JAMA: Two studies published online by JAMA examine trends in marijuana use among pregnant and nonpregnant women of reproductive age, and use for medical purposes among adults in the United States. In one study, Deborah S. Hasin, Ph.D., Qiana L. Brown, Ph.D., M.P.H., L.C.S.W., of Columbia University, New York, and colleagues used data from women ages 18 through 44 years from the annual National Survey on Drug Use and Health from 2002 through 2014 to determine whether marijuana use has changed over time among pregnant and nonpregnant reproductive-aged women.
Between 2001 and 2013, marijuana use among U.S. adults more than
doubled, many states legalized marijuana use, and attitudes toward
marijuana became more permissive. In aggregated 2007-2012 data, 3.9
percent of pregnant women and 7.6 percent of nonpregnant
reproductive-aged women reported past-month marijuana use. Although the
evidence is mixed, human and animal studies suggest that prenatal
marijuana exposure may be associated with poor offspring outcomes (e.g.,
low birth weight, impaired neurodevelopment). The American College of
Obstetricians and Gynecologists recommends that pregnant women and women
contemplating pregnancy be screened for and discouraged from using
marijuana and other substances.
Of the 200,510 women analyzed, 29.5 percent were ages 18 through 25
years and 70.5 percent were ages 26 through 44 years; 5.3 percent (n =
10,587) were pregnant. Among all pregnant women, the prevalence of
past-month marijuana use increased from 2.4 percent in 2002 to 3.9
percent in 2014, an increase of 62 percent. The prevalence of past-month
marijuana use was highest among those ages 18 to 25 years, reaching 7.5
percent in 2014, significantly higher than among those ages 26 to 44
years (2.1 percent). However, increases over time did not differ by age.
Past-year use was higher overall, reaching 11.6 percent in 2014, with
similar trends over time. In nonpregnant women, prevalences of
past-month use (2014: 9.3 percent) and past-year use (2014: 16 percent)
were higher overall, with similar trends over time. Increases over time
in past-month marijuana use did not differ by pregnancy status.
“These results offer an important step toward understanding trends in
marijuana use among women of reproductive age. Although the prevalence
of past-month use among pregnant women (3.85 percent) is not high, the
increases over time and potential adverse consequences of prenatal
marijuana exposure suggest further monitoring and research are
warranted. To ensure optimal maternal and child health, practitioners
should screen and counsel pregnant women and women contemplating
pregnancy about prenatal marijuana use,” the authors write.
(doi:10.1001/jama.2016.17383; the study is available pre-embargo at the For the Media website)
Editor’s Note: This work was supported by
grants from the National Institute on Drug Abuse and the New York State
Psychiatric Institute. All authors have completed and submitted the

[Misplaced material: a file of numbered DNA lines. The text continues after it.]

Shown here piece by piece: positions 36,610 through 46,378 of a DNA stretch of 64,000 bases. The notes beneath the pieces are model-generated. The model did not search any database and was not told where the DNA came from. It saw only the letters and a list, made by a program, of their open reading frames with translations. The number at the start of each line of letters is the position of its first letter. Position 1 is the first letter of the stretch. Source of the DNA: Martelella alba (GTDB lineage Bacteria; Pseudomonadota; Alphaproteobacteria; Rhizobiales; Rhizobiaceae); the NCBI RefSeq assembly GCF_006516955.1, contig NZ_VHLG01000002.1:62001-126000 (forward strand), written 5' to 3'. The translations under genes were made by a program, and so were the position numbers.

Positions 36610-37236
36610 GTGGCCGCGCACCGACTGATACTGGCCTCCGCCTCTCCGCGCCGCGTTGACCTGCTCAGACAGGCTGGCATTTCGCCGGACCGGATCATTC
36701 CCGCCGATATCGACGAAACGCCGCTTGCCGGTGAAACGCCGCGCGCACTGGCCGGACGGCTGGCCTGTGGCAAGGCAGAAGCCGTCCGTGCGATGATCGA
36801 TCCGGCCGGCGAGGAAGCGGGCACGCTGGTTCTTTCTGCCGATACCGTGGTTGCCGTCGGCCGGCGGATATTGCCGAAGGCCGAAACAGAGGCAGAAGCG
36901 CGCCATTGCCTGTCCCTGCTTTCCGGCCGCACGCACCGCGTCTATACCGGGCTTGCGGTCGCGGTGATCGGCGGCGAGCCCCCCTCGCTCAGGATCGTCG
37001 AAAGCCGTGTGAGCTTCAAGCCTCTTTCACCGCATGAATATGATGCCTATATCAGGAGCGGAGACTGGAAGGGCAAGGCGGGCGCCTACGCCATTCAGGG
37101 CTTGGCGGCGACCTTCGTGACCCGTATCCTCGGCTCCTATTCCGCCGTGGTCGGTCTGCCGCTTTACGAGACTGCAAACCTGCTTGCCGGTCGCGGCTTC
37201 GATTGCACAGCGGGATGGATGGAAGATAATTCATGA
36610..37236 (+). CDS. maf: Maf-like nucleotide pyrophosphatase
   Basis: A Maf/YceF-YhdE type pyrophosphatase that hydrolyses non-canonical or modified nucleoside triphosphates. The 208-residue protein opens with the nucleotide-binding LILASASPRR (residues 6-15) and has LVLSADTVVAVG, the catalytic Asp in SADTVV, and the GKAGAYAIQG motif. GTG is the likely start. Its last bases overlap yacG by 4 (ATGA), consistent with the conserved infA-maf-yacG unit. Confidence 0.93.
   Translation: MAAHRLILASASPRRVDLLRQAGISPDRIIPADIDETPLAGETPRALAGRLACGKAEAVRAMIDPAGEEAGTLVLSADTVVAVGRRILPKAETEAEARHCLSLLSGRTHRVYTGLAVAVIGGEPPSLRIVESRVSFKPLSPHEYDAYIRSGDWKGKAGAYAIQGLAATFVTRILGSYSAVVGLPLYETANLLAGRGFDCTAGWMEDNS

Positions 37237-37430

ICMJE Form for Disclosure of Potential Conflicts of Interest and none
In another study, Wilson M. Compton, M.D., M.P.E., of the National
Institute on Drug Abuse, Bethesda, Md., and colleagues examined
differences between medical and nonmedical marijuana users across all
By 2014, 23 states and the District of Columbia had legalized medical
marijuana use, suggesting a need for information about national rates
of marijuana use for medical purposes. Although 17 percent of past-year
marijuana users reported use for medical purposes in states with medical
marijuana legalization, physicians might recommend medical marijuana
use to patients regardless of their residing states.
For this study, the researchers used data from adults 18 years and
older who participated in the 2013-2014 National Survey on Drug Use and
Health, which provides representative data on marijuana and other
substance use among the U.S. population. Based on 96,100 respondents, 13
percent of U.S. adults had past-year marijuana use (nonmedical use
only, 12 percent, medical use only, 0.8 percent, combined use, 0.5
percent). Among past-year adult marijuana users, 90 percent used
nonmedically only, 6.2 percent used medically only, and 3.6 percent used
medically and nonmedically. Of medical marijuana users, 79 percent
resided in states where medical marijuana was legal, and 21 percent
resided in other states.
“Using nationally representative data, 9.8 percent of adult marijuana
users in the United States reported use for medical purposes. Although
the prevalence of medical use was higher in states that had legalized
medical marijuana, 21.2 percent of medical marijuana users resided in
states that had not, suggesting physicians might recommend medical
marijuana use regardless of legalization,” the authors write.
“Similarities in correlates of medical and nonmedical users,
especially co-occurrence with psychiatric conditions and other substance
use, suggest that some marijuana users may access medical marijuana
without medical need. However, medical-only marijuana users differed
from nonmedical-only users in ways that are consistent with use to
address medical problems.”
(doi:10.1001/jama.2016.18900; the study is available pre-embargo at the For the Media website)
Editor’s Note: Please see the article for
additional information, including other authors, author contributions
and affiliations, financial disclosures, funding and support, etc.